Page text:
Dr Greenberg receives research support from an intellectual property license and grant support from Cook Medical. The remaining authors have no conflicts to disclose.
Guest editor for this article was Gilbert Upchurch, Jr.
- Received December 16, 2010.
- Accepted March 17, 2011.
- © 2011 American Heart Association, Inc.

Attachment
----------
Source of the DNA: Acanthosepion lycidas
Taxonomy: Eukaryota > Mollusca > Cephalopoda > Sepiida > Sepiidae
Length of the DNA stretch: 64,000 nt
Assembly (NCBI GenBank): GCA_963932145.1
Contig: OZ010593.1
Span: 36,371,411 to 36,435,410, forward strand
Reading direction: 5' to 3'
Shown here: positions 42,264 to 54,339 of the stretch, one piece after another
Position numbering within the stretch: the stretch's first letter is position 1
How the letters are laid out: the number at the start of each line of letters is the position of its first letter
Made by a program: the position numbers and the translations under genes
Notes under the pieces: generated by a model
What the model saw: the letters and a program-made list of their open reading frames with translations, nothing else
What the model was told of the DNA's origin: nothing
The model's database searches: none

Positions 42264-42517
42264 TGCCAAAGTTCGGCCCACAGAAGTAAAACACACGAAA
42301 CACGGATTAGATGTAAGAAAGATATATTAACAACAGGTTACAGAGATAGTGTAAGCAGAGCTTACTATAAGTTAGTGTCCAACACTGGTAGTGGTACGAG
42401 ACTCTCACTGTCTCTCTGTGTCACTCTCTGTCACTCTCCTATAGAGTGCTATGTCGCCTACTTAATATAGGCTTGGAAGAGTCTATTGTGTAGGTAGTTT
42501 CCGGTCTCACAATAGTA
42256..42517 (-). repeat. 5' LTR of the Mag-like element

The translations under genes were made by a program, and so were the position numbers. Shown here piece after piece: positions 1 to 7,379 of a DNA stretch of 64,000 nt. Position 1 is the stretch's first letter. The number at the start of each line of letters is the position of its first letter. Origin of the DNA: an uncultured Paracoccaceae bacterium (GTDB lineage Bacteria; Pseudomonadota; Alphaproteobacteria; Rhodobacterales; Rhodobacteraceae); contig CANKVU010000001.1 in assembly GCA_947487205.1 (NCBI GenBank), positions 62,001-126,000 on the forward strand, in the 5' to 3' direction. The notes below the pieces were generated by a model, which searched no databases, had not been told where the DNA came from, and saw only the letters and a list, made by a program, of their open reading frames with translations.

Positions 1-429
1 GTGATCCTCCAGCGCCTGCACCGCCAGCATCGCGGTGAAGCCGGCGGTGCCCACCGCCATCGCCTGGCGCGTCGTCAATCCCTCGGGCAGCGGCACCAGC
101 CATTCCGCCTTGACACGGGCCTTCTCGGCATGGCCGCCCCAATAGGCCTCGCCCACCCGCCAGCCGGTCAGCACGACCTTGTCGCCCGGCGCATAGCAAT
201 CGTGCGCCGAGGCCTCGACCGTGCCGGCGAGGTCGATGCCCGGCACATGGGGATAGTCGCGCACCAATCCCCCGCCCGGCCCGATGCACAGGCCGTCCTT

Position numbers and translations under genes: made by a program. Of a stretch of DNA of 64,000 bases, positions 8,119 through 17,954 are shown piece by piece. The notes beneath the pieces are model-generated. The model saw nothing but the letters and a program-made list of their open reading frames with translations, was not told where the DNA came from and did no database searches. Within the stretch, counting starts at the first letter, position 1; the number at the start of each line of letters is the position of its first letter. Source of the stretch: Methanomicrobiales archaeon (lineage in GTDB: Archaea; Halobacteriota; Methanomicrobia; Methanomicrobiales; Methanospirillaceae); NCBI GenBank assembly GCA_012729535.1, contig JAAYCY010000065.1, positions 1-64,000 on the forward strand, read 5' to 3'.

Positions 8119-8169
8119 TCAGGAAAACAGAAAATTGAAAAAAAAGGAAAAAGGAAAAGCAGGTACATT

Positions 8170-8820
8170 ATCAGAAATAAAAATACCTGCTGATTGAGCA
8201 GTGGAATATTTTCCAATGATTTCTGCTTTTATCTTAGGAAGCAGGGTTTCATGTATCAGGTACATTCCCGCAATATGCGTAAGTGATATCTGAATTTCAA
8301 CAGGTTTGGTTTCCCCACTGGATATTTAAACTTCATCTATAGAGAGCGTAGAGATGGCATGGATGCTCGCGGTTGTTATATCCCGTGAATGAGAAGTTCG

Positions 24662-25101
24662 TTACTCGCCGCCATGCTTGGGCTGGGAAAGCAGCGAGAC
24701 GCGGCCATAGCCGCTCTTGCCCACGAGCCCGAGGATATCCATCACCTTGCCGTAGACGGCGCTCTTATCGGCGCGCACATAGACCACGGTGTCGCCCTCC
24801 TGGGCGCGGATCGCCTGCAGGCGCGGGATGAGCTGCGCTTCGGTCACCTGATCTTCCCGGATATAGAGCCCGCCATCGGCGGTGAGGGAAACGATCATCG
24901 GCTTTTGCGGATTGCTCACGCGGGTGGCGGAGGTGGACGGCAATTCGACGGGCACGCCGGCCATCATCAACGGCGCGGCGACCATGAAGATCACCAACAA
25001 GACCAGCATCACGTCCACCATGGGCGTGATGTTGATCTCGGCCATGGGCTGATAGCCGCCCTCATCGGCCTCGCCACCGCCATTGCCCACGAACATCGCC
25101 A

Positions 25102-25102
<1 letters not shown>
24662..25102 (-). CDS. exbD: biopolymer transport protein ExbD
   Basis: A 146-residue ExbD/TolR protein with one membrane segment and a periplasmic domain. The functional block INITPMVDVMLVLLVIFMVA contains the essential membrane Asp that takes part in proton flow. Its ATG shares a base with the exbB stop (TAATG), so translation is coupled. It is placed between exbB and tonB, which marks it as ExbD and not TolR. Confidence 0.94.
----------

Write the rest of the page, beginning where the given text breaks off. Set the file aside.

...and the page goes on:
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Two recently published randomized trials comparing the effectiveness of open surgical and endovascular repair (EVAR) for the treatment of abdominal aortic aneurysms have demonstrated a significantly lower mortality rate for patients undergoing EVAR. However, the initial short-term survival advantage for patients undergoing EVAR was lost after long-term follow-up. A significant proportion of the late deaths of patients undergoing EVAR were due to aneurysm rupture. These concerning findings raise questions about the effectiveness and durability of EVAR to prevent death caused by abdominal aortic aneurysm rupture. This study uses a large multicenter cohort of patients who underwent endovascular abdominal aortic aneurysm repair in the United States. This data set is the largest EVAR cohort assembled to date that contains standardized, validated computed tomography anatomic measurements performed on all patients before and after EVAR. We demonstrate that compliance with published EVAR device guidelines is low, and that the incidence of aneurysm sac enlargement after EVAR is high. These unexpected findings raise significant concerns about the long-term risk of aneurysm rupture in patients undergoing EVAR in the United States. Furthermore, over the decade of study, liberalization of the anatomic characteristics deemed suitable for EVAR by device manufacturers has occurred, and several of these liberalized anatomic characteristics independently predict aortic aneurysm sac enlargement.